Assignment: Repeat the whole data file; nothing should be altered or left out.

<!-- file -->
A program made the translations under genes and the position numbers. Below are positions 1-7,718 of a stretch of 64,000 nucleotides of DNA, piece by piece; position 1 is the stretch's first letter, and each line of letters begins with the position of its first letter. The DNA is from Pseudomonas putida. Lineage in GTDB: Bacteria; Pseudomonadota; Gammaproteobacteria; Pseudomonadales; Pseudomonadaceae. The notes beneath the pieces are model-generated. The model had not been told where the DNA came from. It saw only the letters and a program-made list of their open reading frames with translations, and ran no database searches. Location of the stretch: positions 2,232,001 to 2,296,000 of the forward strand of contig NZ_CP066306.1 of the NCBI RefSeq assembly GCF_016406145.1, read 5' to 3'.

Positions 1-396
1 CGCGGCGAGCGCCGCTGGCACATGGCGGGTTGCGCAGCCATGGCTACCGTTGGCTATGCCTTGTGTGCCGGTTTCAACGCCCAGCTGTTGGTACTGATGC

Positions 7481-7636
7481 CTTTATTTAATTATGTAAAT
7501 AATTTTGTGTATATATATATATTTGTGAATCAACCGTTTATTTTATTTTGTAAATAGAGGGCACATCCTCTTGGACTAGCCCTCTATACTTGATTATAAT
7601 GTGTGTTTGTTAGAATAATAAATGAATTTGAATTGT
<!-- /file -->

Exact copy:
A program made the translations under genes and the position numbers. Below are positions 1-7,718 of a stretch of 64,000 nucleotides of DNA, piece by piece; position 1 is the stretch's first letter, and each line of letters begins with the position of its first letter. The DNA is from Pseudomonas putida. Lineage in GTDB: Bacteria; Pseudomonadota; Gammaproteobacteria; Pseudomonadales; Pseudomonadaceae. The notes beneath the pieces are model-generated. The model had not been told where the DNA came from. It saw only the letters and a program-made list of their open reading frames with translations, and ran no database searches. Location of the stretch: positions 2,232,001 to 2,296,000 of the forward strand of contig NZ_CP066306.1 of the NCBI RefSeq assembly GCF_016406145.1, read 5' to 3'.

Positions 1-396
1 CGCGGCGAGCGCCGCTGGCACATGGCGGGTTGCGCAGCCATGGCTACCGTTGGCTATGCCTTGTGTGCCGGTTTCAACGCCCAGCTGTTGGTACTGATGC

Positions 7481-7636
7481 CTTTATTTAATTATGTAAAT
7501 AATTTTGTGTATATATATATATTTGTGAATCAACCGTTTATTTTATTTTGTAAATAGAGGGCACATCCTCTTGGACTAGCCCTCTATACTTGATTATAAT
7601 GTGTGTTTGTTAGAATAATAAATGAATTTGAATTGT